Tired of Rheumatoid Arthritis? Tips and Cures for Fatigue
A Tiring Condition
Rheumatoid arthritis (RA), an inflammatory joint condition, is best known for the joint swelling, pain, and stiffness that it causes. But those who suffer from RA know that this autoimmune disorder also can lead to serious fatigue.
Fatigue can make it hard to get through your daily activities at home and work. Click through the slideshow to learn some tips and tricks to handle this challenging symptom.
Don’t Take It Personally
You should recognize that feeling tired is part of the condition. It’s not a weakness on your part—fatigue is something that everyone with RA must learn to manage.
It’s important to understand this and prepare to make any changes that are necessary, rather than deny the fatigue you’re experiencing. If you’re realistic about your condition and symptoms, you’ll be more likely to successfully lessen or overcome them.
Revise Your Schedule
Adapt your schedule to help control your fatigue. How you change your daily schedule depends on your personal needs. It also depends on when the best time is for you to rest and sleep.
For example, you might consider beginning your activities each day a few hours later than usual. By doing so, you can sleep in and may also have an easier time with RA-related morning stiffness.
Another option is to plan a regular afternoon rest time. For some arthritis patients, a midday nap provides more energy to get through the day. Talk with your doctor about how revising your schedule may help with your condition.
Balance Rest with Activity
Everyone needs to allow time for rest. When you have RA, getting adequate rest is particularly important. It’s important, however, to not be completely inactive. Doing too little can also lead to fatigue, according to the Arthritis Foundation.
Do some light exercise every day to help keep your joints in shape and avoid muscle deconditioning. Research published in the Cochrane Database of Systematic Reviews has shown that physical activity can help people with RA manage fatigue. Regular exercise can make it easier to get a good night’s slumber.
The Snooze Factor
People with RA have special challenges when it comes to sleep. For example, you may:
- have a hard time falling asleep due to pain
- wake up from pain before you’ve slept long enough
- frequently rouse while trying to sleep
Trouble sleeping at night can make you feel drowsier during the day. Consider resting and taking daytime naps. If you have tried lifestyle changes like daily exercise and changing your sleeping and rest schedule and you still have trouble sleeping and, talk to your doctor about possible sleep aids.
Since RA may make you tire more quickly than other people do, you need to make choices about how to spend your time and energy. When you conserve your energy by skipping certain physically strenuous activities, you may be able to do something more important later.
Decide which activities are your top priorities and save your peak times of the day for those things. While it’s never easy to turn down things you want to do, being more selective can help you conserve the energy for what matters most to you.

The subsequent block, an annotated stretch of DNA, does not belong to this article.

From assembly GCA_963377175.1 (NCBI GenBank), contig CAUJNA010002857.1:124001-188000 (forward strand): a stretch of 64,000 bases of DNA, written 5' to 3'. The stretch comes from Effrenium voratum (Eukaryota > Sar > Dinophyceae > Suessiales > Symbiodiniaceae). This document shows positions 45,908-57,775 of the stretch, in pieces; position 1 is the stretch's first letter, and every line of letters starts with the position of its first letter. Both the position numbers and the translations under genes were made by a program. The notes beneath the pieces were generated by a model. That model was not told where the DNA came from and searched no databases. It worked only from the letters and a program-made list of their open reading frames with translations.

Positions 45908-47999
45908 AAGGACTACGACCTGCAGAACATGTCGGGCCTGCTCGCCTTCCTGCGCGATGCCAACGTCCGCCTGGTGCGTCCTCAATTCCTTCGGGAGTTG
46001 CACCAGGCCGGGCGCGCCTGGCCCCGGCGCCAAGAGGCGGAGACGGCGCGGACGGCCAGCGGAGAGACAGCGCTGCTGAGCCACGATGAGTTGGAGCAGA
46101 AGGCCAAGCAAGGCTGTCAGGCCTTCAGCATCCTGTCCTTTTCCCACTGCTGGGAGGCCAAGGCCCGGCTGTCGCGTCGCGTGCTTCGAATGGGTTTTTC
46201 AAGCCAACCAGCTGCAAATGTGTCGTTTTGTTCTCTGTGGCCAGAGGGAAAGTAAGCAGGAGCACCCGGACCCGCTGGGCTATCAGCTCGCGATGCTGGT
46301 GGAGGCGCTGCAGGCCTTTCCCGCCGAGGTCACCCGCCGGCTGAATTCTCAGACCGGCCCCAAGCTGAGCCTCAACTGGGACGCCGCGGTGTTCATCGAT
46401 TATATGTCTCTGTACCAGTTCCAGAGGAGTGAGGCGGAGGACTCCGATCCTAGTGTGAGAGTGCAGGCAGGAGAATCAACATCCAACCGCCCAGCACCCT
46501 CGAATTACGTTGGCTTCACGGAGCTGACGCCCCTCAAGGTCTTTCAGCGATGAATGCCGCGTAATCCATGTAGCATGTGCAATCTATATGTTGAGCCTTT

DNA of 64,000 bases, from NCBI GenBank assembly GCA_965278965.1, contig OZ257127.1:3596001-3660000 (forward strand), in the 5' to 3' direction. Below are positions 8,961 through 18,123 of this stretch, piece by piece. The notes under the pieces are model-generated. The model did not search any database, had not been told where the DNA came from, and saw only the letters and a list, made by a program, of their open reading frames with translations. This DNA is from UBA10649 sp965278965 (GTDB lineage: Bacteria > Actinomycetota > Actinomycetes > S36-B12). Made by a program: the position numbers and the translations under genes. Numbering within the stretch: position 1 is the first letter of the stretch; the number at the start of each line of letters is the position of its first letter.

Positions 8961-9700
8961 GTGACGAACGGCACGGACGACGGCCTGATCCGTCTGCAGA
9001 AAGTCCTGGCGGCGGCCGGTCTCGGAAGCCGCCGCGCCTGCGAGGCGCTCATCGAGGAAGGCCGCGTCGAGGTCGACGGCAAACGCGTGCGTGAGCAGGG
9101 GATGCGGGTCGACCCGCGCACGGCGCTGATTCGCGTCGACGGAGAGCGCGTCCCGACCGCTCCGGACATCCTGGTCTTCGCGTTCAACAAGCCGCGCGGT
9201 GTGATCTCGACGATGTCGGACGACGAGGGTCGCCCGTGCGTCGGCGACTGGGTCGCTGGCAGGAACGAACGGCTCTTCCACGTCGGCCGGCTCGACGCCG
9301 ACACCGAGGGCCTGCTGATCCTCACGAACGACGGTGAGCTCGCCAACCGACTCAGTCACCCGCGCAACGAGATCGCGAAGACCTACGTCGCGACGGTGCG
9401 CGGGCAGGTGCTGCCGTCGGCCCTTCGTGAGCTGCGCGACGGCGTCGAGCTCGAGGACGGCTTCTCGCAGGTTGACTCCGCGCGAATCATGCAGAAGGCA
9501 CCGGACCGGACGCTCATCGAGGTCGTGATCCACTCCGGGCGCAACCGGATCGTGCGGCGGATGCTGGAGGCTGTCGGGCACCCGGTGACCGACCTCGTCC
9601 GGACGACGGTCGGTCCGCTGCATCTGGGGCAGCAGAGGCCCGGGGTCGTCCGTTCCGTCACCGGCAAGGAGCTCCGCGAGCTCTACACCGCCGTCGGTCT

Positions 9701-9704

Delegate When Needed
One of the best ways to get more energy is to draw on the strength of others. Friends and loved ones can lend you their energy and support when you feel tired. Asking for help can make it easier for you to accomplish what you need to do.
If it’s difficult for you to reach out for help, think about exchanging errands with someone. Perhaps you can ask someone to do something for you when you’re too fatigues, and return the favor when you have more energy.
Research published in Arthritis and Rheumatism found that RA patients experience a more severe form of fatigue than everyday tiredness. It can be “extreme, often not earned, and unresolving,” according to the researchers.
According to Rheumatology, fatigue related to RA can feel “overwhelming” and seriously affect your quality of life. It’s important to learn how to effectively address your fatigue.
By following proven tips and consulting with your doctor, you’ll have a better chance of feeling less tired and managing your symptoms.
- Coping with Fatigue. (n.d.). Arthritis Foundation. Retrieved November 25, 2013, from http://www.arthritistoday.org/about-arthritis/signs-and-symptoms/fatigue/coping-with-fatigue.php
- Cramp, F. et al. (2013, August 23). Non-pharmacological interventions for fatigue in rheumatoid arthritis. Cochrane Database Syst Rev., 8(CD008322). Retrieved November 25, 2013, from http://www.ncbi.nlm.nih.gov/pubmed/23975674
- Hewlett, S. et al. (2005, October 15). Patients’ perceptions of fatigue in rheumatoid arthritis: overwhelming, uncontrollable, ignored. Arthritis Rheum., 53(5), 697-702. Retrieved November 25, 2013, from http://www.ncbi.nlm.nih.gov/pubmed/16208668
- Repping-Wuts, H. et al. (2008, October 16). Fatigue in patients with rheumatoid arthritis: what is known and what is needed. Rheumatology, 48(3), 207-209. Retrieved November 25, 2013, from http://rheumatology.oxfordjournals.org/content/48/3/207.long
- Rheumatoid arthritis: Definition. (2013, July 27). Mayo Clinic. Retrieved November 24, 2013, from http://www.mayoclinic.com/health/rheumatoid-arthritis/DS00020
- Rheumatoid arthritis: Symptoms. (2013, July 27). Mayo Clinic. Retrieved November 24, 2013, from http://www.mayoclinic.com/health/rheumatoid-arthritis/DS00020/DSECTION=symptoms